“Maybe your heart’s not in it no more,” Jakob Dylan sings at the beginning of the new Wallflowers album. It’s a provocative thought for the rock-and-roll warhorse as he puts out his ninth studio album of original songs.

Dylan said the song is “a conversation you might have with your own muse, and just wondering if things still mean the same thing and if you’re still driven to do what you’ve been doing.”

So what’s the answer?

“I don’t know,” he said, sitting in a coffee shop in Santa Monica, Calif. “It’s just a question. It’s just maybe. Maybe your heart’s not in it no more. Because your heart has to be in everything you’re doing, or everything’s pointless.”

Dylan, 51, insisted his heart was in “Exit Wounds,” the album out July 9. It’s a return to the familiar Wallflowers sound — dive-bar guitar, piano, electric organ — though not a familiar lineup. Gone are longtime members Rami Jaffee and Greg Richling. But the band’s frontman and lead singer, who has written nearly every song, argued that “the Wallflowers” are his songs, essentially, and the band of rotating musicians simply their vehicle.

“When people first saw ‘Bringing Down the Horse’ on tour, that wasn’t even the band that made that record,” he said, referring to the 1996 album that put the Wallflowers on the map, generated three hit songs — including “One Headlight” — and sold more than 6 million copies, remaining the band’s most successful product to date.

“There’s never been one lineup that’s made two records,” Dylan said. “So the constant is myself. If you think there’s a sound of the Wallflowers, I’m making that with my choices in the studio and with my songs and voice.”

That distinctive voice — a gravelly, cigarettes-and-whiskey baritone — has only ripened with age. T Bone Burnett, who produced “Bringing Down the Horse,” compares it to artists like Bruce Springsteen and Warren Zevon, who sing “way down in their chest.”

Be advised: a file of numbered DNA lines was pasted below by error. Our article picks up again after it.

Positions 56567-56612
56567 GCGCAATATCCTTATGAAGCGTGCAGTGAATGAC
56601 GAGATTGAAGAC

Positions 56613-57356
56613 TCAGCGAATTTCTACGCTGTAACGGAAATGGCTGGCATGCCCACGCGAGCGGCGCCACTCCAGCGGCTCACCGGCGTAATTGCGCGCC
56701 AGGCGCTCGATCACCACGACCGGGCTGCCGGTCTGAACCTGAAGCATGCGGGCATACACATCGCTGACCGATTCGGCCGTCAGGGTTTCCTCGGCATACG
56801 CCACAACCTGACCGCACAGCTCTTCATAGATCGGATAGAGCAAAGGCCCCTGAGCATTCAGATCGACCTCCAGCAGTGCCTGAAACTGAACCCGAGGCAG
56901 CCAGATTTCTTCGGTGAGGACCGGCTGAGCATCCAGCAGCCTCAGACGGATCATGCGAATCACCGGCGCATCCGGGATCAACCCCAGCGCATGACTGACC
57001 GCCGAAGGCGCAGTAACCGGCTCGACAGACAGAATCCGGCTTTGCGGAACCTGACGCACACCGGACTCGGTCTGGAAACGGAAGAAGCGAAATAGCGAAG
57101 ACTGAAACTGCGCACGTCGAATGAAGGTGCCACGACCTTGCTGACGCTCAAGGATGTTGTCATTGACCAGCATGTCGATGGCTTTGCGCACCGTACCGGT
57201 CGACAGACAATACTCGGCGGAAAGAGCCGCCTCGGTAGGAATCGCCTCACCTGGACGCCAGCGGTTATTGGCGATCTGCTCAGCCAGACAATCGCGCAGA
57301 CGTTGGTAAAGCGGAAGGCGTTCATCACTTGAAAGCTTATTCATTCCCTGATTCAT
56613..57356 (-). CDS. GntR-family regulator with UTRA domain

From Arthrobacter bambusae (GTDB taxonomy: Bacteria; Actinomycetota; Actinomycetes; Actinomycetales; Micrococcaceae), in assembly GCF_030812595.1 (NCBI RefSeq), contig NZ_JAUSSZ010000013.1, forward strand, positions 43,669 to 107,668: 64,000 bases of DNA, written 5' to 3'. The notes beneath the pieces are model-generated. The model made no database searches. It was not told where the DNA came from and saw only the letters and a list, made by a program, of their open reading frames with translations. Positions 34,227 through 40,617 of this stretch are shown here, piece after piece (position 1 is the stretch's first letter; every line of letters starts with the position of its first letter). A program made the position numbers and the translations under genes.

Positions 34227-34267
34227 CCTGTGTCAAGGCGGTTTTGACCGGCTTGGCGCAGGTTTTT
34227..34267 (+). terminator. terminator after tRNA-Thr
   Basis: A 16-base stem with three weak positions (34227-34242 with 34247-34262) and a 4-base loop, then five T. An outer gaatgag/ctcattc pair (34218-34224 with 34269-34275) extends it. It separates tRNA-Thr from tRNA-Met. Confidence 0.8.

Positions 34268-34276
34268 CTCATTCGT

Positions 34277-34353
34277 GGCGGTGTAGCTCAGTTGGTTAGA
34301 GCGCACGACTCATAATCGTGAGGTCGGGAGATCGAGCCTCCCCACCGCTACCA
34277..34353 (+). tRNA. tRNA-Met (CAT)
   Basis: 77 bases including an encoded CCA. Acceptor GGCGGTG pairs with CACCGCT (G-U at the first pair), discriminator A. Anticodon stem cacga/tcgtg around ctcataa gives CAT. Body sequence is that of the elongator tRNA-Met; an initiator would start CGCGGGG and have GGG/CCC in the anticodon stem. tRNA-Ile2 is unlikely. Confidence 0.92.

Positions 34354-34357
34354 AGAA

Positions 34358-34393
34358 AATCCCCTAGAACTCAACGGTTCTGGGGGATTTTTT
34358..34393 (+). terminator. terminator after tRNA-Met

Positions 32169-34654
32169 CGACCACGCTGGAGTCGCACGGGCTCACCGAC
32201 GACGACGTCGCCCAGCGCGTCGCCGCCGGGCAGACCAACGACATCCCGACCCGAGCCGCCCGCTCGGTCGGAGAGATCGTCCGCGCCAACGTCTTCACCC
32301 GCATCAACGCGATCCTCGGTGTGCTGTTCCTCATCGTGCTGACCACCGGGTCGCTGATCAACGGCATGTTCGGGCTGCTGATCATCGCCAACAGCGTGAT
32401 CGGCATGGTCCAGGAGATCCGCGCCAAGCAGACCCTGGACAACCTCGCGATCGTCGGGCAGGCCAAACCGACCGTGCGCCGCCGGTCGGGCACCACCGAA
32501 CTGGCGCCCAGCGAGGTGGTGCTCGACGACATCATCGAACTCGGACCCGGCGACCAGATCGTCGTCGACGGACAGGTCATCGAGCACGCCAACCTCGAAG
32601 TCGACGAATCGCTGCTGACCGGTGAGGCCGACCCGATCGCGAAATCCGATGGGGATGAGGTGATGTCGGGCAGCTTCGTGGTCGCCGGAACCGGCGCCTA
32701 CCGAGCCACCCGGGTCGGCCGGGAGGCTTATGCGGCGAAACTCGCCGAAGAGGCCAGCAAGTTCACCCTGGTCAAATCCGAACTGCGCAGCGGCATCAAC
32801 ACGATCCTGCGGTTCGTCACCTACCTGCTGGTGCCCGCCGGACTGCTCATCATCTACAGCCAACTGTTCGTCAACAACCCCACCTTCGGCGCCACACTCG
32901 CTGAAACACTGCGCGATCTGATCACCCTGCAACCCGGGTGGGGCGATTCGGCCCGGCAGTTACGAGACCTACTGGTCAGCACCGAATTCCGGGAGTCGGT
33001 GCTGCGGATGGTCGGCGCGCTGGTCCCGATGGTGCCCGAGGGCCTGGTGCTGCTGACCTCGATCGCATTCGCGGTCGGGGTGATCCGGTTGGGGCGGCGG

“And he’s honest,” Burnett said. “I loved that he didn’t sing with affectations. Because we all grow up singing, and we learn tricks that we like that this singer did or that singer did — you know, a yodel here, a break there. And sometimes those are all right . . . But at the end of the day, it’s storytelling. And I think Jakob is a very good, pure storyteller.”

Dylan wrote his first mature song, “6th Avenue Heartache,” when he was 18. His early bands in Los Angeles — the Bootheels, the Apples — foreshadowed the group he dubbed the Wallflowers, who released their first album in 1992 to little success. Four years later, “the band was still trying to become a band, and learning how to be a band,” Burnett said. “It took months to get that album together.”

But the producer was impressed with young Dylan’s “killer” songs, and his courage. Burnett has known Dylan since the singer was 3, having played on the Rolling Thunder Revue tour with Bob Dylan, Jakob’s father. “I thought he was a making a courageous choice to go into music, you know, in the wake of his father.”

Commercial success tapered for subsequent Wallflowers albums — “Breach” in 2000, “Rebel, Sweetheart” in 2005 — but Dylan made his peace early on with not wanting to chase popularity. And with rare exceptions, like some electronics on the 2002 album “Red Letter Days,” he never contorted his style to meet the changing trends of the day.